Serena Williams wore a fitted pink blazer into her second-round match at the Australian Open, giving the impression she wasn’t feeling the heat.
After her 6-1, 6-2 win over Vesna Dolonc on Wednesday, the second consecutive scorching day at the season’s first major, Williams said she could remember hotter matches.
She extended her winning stretch to 24 matches dating back to August, and improved to 60—8 at the Australian Open, equaling Margaret Court’s record of 60 match wins at the tournament in the Open era.
Court, who won seven of her 11 Australian titles before the Open era began in 1968, has a show court named in her honor adjacent to Rod Laver Arena.
On day three at Melbourne Park, the center court was at least according to the two fans holding up a sign “Serena’s Arena.”
“I just try to hit a bunch of aces and a bunch of winners that’s all you can do because it’s too hot to get into long rallies,” she said.
The heat topped 40 Celsius (104F) during the 63-minute match, and peaked at just under 42 C (108 F) during Novak Djokovic’s 6-0, 6-4, 6-4 win over Leonardo Mayer. Second—seeded Djokovic, aiming to be the first man in the Open era to win four consecutive Australian Open titles, didn’t face a break point.
Williams fended off the only break point she faced with an ace, one of her 10 in the match. She hit 24 winners, sticking to the strategy for a hot day.
She said didn’t even go outside Tuesday because she heard the conditions “were a little bit extreme,” adding that the prospect of the scorching temperatures even interrupted her sleep.
“I kept waking up in the middle of the night last night just paranoid. I just wanted to stay hydrated,” she said. “The last thing I want to do is to cramp in this weather. It can happen so easy.”
Temperatures topped 42 Celsius (108F) on Tuesday, and there were a total of nine retirements in the first round, equaling a Grand Slam record. The forecast is for the heat wave to continue until Friday.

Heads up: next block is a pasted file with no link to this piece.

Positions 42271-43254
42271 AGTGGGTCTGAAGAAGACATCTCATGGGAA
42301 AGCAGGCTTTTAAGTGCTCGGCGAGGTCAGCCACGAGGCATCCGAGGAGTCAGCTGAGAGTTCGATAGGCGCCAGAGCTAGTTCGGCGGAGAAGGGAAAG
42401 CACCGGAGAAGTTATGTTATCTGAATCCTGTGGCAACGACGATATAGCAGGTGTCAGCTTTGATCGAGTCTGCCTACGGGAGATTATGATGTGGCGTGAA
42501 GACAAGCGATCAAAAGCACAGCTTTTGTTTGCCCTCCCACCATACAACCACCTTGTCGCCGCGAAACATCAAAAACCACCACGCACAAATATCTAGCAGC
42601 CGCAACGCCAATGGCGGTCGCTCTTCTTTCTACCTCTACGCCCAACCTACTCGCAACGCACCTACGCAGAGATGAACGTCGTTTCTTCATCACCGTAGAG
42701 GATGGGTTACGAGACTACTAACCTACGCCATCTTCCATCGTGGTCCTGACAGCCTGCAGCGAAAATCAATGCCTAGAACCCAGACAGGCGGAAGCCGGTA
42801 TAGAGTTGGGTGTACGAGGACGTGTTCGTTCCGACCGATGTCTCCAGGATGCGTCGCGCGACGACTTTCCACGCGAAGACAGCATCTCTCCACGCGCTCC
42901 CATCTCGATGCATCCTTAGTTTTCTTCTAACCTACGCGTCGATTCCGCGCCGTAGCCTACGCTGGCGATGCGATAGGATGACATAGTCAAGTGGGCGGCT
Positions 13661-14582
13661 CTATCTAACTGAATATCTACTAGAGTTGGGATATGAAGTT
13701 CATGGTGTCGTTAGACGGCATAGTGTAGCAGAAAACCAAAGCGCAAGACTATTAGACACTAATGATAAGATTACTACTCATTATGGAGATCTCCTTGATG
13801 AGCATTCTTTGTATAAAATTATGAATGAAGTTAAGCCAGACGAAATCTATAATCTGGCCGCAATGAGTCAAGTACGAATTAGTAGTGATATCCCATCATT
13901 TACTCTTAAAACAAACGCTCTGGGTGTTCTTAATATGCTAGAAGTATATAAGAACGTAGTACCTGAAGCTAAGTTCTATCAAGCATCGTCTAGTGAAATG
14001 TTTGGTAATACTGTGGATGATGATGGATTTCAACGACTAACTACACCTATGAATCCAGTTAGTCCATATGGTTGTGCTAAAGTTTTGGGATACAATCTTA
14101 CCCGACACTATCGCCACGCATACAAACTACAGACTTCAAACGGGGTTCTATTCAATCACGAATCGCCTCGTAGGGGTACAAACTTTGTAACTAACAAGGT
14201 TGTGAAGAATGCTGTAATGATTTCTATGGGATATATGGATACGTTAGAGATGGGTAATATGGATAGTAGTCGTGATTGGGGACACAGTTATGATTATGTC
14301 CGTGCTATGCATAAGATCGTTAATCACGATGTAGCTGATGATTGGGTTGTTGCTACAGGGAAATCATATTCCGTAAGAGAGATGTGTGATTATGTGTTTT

Li Na opened proceedings on Rod Laver on Wednesday and completed back—to—back wins over the two youngest players in the draw.
The 2011 French Open champion, a two—time finalist at Melbourne Park, raced through the first set against 16—year—old Belinda Bencic in 22 minutes, conceding just 10 points. She had to work harder in the second before winning 6—0, 7—6 (5).
Li, from Wuhan, one of the three “Stove Cities” in central China renowned for hot temperatures, turns 32 next month. In the first round, she dropped just two games as she accounted for 16—year—old Ana Konjuh, the youngest player in the tournament.
“It’s warm, but it’s OK,” Li said.
She’ll next meet No. 26 Lucie Safarova, who beat Czech qualifier Lucie Hradecka 6—7(4), 6—3, 6—0.
The players are finding ways to cope, using ice vests and wet towels in the changeovers. In Wednesday’s first match on Margaret Court Arena, the heat rule went into effect allowing No. 15—seeded Sabine Lisicki and Monica Niculescu a 10—minute break after the second set.
Niculescu returned to win 2—6, 6—2, 6—2 and will next play No. 22 Ekaterina Makarova, who followed up her first—round win over Venus Williams with a 6—2, 7—5 victory over American Irina Falconi.
No. 28 Flavia Pennetta had a 6—3, 6—4 win over Monica Puig to set up a third—round match against Mona Barthel, a 4—6, 6—3, 6—4 winner over Thailand’s Luksika Kumkhum.
On the men’s side, Djokovic extended his winning streak to 26 matches but had a brief scare while serving at 3—0 in the first set when he turned over on his left ankle, tumbling to the court.
It didn’t warrant medical attention during the next break in play and he took the opening set in just 22 minutes, allowing Mayer to win just eight points.
No. 3 David Ferrer beat Adrian Mannarino of France 7—6 (2), 5—7, 6—0, 6—3 to progress along with No. 7 Tomas Berdych and No. 9 Richard Gasquet.
Florian Mayer beat No. 14 Mikhail Youzhny 6-4, 3—6, 6—3, 3—6, 6—3 and Bosnian qualifier Damir Dzumhur advanced when No. 32—seeded Ivan Dodig of Croatia retired with cramps while leading in the fourth set.